Exploration Questions

  • What were Sinatra's politics and what made him switch from the Democratic Party to the Republican?
  • What is the double significance of his song The Best is Yet to Come?
  • His leadership of the so-called Rat Pack made history in Las Vegas, but what was Sinatra's lasting contribution to the Civil Rights movement in that city?

Reflective Questions

  • After all these years, what is it about Sinatra and his music that continues to fascinate the public, as well as biographers and historians?
  • His son Frank Jr. enjoyed a modest singing career, while daughter Nancy had a big hit song, These Boots are Made for Walkin', and maintained a high-profile entertainment career. What makes life easy – and difficult – for children who try to follow in their parents' footsteps?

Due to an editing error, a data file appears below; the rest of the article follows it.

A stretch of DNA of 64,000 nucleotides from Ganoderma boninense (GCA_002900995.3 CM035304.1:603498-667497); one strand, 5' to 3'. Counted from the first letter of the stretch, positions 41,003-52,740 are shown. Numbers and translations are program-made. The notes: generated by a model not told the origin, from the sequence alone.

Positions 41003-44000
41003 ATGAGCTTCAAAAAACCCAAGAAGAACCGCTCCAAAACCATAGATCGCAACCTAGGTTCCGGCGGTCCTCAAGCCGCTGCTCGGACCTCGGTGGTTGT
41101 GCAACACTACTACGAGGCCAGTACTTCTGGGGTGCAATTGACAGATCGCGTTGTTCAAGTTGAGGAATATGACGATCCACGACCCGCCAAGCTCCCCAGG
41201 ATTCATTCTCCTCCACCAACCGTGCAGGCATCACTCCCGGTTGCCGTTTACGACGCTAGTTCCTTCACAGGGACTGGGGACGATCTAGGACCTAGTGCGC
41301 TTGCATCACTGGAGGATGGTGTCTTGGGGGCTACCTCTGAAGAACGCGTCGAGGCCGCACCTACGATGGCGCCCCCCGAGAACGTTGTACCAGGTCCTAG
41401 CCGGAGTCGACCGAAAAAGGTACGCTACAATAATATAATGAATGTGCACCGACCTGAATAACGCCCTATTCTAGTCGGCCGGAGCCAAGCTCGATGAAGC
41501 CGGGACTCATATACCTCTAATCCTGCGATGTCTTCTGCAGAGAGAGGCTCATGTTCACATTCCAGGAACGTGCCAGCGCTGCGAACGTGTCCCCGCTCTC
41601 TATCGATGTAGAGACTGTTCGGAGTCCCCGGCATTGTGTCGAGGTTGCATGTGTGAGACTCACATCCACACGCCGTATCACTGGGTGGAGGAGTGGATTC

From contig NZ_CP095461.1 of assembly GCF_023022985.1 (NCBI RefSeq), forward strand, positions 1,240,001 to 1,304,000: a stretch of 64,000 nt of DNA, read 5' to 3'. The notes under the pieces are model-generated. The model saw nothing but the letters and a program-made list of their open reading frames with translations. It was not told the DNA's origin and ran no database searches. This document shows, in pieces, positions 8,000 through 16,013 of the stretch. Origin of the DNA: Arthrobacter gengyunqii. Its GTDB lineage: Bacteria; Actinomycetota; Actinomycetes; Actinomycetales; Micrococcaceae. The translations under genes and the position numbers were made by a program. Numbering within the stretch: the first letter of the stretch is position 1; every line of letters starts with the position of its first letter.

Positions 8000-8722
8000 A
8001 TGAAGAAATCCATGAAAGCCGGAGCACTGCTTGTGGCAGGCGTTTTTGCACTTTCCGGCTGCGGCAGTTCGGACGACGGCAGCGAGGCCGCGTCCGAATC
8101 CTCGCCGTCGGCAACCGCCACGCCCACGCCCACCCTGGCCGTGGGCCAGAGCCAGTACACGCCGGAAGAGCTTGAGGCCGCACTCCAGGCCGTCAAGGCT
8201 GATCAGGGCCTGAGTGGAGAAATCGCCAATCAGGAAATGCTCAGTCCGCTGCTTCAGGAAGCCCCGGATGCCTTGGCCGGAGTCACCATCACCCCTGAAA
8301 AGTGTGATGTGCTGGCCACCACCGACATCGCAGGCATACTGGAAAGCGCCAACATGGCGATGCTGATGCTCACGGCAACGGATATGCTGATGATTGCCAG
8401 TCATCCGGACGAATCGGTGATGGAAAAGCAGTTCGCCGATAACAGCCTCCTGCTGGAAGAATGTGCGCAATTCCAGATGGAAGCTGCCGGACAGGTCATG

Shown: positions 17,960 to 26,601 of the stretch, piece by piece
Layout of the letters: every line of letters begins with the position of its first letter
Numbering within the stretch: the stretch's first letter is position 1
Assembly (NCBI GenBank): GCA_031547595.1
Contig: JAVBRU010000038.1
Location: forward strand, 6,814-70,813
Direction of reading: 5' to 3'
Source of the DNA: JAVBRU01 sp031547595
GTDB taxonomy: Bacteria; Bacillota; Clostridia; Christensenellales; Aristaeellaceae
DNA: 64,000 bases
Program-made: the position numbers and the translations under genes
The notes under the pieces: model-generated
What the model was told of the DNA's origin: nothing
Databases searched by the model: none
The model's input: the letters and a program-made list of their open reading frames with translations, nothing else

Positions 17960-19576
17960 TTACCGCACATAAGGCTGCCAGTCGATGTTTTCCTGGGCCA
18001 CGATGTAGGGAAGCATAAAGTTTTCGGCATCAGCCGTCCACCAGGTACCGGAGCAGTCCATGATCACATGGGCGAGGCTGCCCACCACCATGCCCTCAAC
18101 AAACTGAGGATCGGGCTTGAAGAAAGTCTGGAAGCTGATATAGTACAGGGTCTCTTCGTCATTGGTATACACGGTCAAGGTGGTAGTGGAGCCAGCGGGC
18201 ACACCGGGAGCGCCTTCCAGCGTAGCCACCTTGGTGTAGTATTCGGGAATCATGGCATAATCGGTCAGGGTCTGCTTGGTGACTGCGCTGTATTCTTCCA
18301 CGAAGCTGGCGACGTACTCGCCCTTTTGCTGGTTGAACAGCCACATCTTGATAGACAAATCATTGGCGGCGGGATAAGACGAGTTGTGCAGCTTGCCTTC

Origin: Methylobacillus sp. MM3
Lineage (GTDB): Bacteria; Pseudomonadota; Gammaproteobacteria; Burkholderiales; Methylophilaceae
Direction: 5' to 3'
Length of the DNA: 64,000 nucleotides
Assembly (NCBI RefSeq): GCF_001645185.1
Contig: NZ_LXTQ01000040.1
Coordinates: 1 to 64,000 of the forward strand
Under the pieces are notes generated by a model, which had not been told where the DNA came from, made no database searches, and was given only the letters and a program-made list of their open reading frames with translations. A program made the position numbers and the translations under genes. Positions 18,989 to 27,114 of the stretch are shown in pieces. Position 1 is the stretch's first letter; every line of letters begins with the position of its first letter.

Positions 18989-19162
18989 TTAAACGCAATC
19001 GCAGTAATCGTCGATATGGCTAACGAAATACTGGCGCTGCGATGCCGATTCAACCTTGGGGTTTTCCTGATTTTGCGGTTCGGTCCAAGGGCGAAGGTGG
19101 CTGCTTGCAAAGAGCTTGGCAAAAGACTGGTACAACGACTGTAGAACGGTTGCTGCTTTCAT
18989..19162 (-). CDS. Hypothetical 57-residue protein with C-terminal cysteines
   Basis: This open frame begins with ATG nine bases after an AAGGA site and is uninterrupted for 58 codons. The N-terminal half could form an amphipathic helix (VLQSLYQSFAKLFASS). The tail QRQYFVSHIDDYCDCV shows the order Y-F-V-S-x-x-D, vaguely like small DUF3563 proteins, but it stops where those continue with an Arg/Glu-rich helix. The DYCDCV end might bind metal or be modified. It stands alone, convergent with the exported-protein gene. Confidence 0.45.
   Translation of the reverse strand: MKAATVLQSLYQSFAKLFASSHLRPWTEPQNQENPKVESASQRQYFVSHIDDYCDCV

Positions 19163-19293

More to Explore

Books for Further Reading

  • Pignone, Charles. Sinatra 100. Thames & Hudson. 2015. 288 pages. As its title suggests, this marvelous pictorial collection celebrates the singer's 100 years, with major contributions from each of his three children. A must-have.
    Click here to order
  • Kaplan, James. Sinatra: The Chairman. Doubleday. 2015. 992 pages. Yes, you read that right – this incredibly detailed book is nearly 1,000 pages. And it's the sequel to Kaplan's first volume, Sinatra: The Voice. But then, this and other books about the man's long, endlessly fascinating life and career can easily fill a large space on anyone's bookshelf, and still leave space for more.
    Click here to order